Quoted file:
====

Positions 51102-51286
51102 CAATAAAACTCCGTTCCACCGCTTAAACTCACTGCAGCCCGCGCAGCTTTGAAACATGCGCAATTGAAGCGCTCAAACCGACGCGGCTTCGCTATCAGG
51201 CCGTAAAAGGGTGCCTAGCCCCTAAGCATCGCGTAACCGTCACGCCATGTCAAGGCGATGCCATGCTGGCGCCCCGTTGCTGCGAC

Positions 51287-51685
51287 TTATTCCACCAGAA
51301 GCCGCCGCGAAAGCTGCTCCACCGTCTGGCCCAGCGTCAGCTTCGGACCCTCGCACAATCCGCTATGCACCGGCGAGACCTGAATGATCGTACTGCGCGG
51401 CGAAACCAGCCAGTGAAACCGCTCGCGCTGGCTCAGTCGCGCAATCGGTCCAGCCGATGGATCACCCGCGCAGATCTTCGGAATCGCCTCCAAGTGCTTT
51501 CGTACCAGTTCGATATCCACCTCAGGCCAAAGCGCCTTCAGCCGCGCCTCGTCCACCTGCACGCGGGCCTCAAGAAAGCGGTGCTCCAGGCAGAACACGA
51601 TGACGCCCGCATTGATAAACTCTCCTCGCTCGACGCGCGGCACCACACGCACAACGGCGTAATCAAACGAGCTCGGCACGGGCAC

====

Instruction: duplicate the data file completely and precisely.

Positions 51102-51286
51102 CAATAAAACTCCGTTCCACCGCTTAAACTCACTGCAGCCCGCGCAGCTTTGAAACATGCGCAATTGAAGCGCTCAAACCGACGCGGCTTCGCTATCAGG
51201 CCGTAAAAGGGTGCCTAGCCCCTAAGCATCGCGTAACCGTCACGCCATGTCAAGGCGATGCCATGCTGGCGCCCCGTTGCTGCGAC

Positions 51287-51685
51287 TTATTCCACCAGAA
51301 GCCGCCGCGAAAGCTGCTCCACCGTCTGGCCCAGCGTCAGCTTCGGACCCTCGCACAATCCGCTATGCACCGGCGAGACCTGAATGATCGTACTGCGCGG
51401 CGAAACCAGCCAGTGAAACCGCTCGCGCTGGCTCAGTCGCGCAATCGGTCCAGCCGATGGATCACCCGCGCAGATCTTCGGAATCGCCTCCAAGTGCTTT
51501 CGTACCAGTTCGATATCCACCTCAGGCCAAAGCGCCTTCAGCCGCGCCTCGTCCACCTGCACGCGGGCCTCAAGAAAGCGGTGCTCCAGGCAGAACACGA
51601 TGACGCCCGCATTGATAAACTCTCCTCGCTCGACGCGCGGCACCACACGCACAACGGCGTAATCAAACGAGCTCGGCACGGGCAC